2270

Aqueous and Non-aqueous T1 relaxation in brain under six diverse initial conditions
Alan Manning1, Carl Michal1, and Alex MacKay1,2

Synopsis

A consistent view of T1 relaxation in white matter remains elusive. We use an NMR spectrometer to observe white matter T1 relaxation behavior in both aqueous and non-aqueous protons following six diverse initial magnetizations. The data is analyzed in the context of both an unrestricted and restricted four pool model. We show how the observed multi-component T1 relaxation behavior depends sensitively on the initial conditions of the different pools, suggesting that great care must be taken in interpreting T1 relaxation measurements.

Introduction

T1 relaxation of white matter is the source of much disagreement regarding: the measured T1 value,1,2 whether one T1 component is sufficient,3,4,5,6,7,8 and whether T1 components can be associated with specific protons pools.5,6,7,8,9,10,11,12,13 To clarify some of these issues, here we use NMR spectroscopy to observe T1 relaxation in aqueous and non-aqueous protons (typically invisible to MRI scanners) during recovery from six different non-equilibrium states. We then analyze our data in both general and model-specific ways.

If longitudinal relaxation in an arbitrary system (Fig 1A) is modeled by coupled, first-order differential equations, then the general solution as a function of recovery time τR is 13,14: $$\mathbf{m}(\tau_R)=\sum_{j=1}^N C_j\mathbf{v}_j \exp(-\tau_R/T_{1,j}^{*}).$$Here, m is a vector whose components are each pool’s reduced magnetizations (0<mi<1, 0=thermal equilibrium, 0.5=zero magnetization, 1=inverted magnetization), Cj depends on initial conditions, vj is the jth eigenvector, 1/T1,j* is the jth effective T1 time, and N the number of pools. This equation also describes measured data that is the sum of two or more pools.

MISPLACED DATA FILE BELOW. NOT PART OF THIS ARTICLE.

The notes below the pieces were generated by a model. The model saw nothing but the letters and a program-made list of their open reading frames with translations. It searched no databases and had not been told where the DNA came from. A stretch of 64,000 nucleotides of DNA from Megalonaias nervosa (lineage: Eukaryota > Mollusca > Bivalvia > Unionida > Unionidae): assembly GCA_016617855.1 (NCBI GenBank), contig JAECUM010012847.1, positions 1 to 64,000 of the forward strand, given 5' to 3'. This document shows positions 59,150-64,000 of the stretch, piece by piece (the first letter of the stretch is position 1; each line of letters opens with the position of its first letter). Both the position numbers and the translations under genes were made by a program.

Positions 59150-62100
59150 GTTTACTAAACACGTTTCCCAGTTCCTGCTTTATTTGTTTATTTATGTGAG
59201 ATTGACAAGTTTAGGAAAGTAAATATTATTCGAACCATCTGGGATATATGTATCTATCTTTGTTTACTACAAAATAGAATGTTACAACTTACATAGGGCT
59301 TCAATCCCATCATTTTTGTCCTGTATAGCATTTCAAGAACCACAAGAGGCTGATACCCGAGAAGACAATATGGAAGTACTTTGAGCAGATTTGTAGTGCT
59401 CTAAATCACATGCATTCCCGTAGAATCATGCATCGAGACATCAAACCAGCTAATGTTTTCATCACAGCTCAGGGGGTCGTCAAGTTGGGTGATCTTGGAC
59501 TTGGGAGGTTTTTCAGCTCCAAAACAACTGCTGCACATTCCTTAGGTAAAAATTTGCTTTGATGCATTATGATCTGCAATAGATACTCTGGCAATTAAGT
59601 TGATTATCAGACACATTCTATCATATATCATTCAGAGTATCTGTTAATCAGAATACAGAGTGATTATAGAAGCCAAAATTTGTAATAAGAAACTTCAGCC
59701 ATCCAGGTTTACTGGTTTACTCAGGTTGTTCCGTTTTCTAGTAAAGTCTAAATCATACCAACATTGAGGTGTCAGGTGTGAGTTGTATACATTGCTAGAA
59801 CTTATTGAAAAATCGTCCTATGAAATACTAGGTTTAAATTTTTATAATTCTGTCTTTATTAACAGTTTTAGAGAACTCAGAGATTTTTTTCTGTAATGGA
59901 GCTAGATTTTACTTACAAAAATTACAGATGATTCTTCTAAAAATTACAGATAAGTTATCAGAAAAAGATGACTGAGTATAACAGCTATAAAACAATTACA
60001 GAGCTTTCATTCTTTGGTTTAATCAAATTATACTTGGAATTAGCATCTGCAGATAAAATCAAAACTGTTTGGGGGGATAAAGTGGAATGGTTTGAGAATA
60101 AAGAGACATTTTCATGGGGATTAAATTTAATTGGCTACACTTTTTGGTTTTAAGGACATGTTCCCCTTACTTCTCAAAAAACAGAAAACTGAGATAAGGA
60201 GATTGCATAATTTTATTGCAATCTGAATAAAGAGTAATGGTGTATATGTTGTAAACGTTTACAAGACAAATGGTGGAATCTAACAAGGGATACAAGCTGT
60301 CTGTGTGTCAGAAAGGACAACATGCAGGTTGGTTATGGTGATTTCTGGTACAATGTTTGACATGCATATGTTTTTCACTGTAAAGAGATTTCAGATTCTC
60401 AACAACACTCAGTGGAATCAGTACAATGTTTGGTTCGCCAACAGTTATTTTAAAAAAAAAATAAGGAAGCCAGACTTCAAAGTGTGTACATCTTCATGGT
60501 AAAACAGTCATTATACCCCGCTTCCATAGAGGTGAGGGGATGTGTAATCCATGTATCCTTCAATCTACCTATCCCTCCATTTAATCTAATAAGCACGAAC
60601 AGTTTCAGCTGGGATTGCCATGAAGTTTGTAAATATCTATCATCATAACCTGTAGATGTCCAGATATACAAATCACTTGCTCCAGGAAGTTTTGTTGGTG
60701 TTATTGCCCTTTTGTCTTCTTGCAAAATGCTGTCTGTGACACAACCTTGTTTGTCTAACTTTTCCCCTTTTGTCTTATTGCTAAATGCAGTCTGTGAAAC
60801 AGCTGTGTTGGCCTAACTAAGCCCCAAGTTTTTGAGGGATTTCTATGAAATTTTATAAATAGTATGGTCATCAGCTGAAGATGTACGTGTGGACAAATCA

The above equation implies an unrestricted multi-pool analysis, since no assumptions about pool connectivity are made. We also fit a specific four-pool model,7,13,15,16,17,18 henceforth called the restricted FPM. In this model for WM (Fig. 1B), the proton pools are 1) non-aqueous myelin, 2) myelin water, 3) intra/extra-cellular (IE) water, 4) non-aqueous non-myelin, and exchange only occurs between pools 1↔2, 2↔3, and 3↔4.

Materials and Methods

A chilled bovine brain was obtained about 30 hours after harvesting (Innovative Research, Novi, MI, USA). Samples of white (WM) and grey matter (GM) were excised, sealed in short sections of 5 mm NMR tubes between Teflon spacers, and chilled until use (samples: WM-sp1 and WM-sp2 are splenium WM, WM-fr is frontal WM, GM-bg is basal ganglia grey matter). A 4.7 T homebuilt NMR spectrometer with a broadband solenoidal probe was used. The sample temperature was regulated at 37 oC.

Six pulse sequences were used to prepare unique initial longitudinal magnetization states. Each sequence follows the general scheme shown in Fig. 2A: preparation pulses were followed by a recovery delay of time τR, and then an FID or CPMG echo train was acquired. The six preparation pulses were: 1) hard or 2) soft inversion-recovery, and 3-6) four kinds of Goldman Shen (GS) sequences.

FIDs were fit with a sum of super-Lorentzian and Gaussian lineshapes for the non-aqueous signal19 and with a template from the equilibrium aqueous spectrum for the aqueous signal. CPMG curve fits used three exponentials to account for the myelin water and two distinct (~60 ms and ~110 ms) IE water components. Together, this gives measured pool amplitudes mR) for myelin water, IE water, and the sum of both non-aqueous pools. The unrestricted FPM was fit to mR) and the restricted FPM was fit to the CPMG curves, giving a fitted mR) indirectly.

Results and Discussion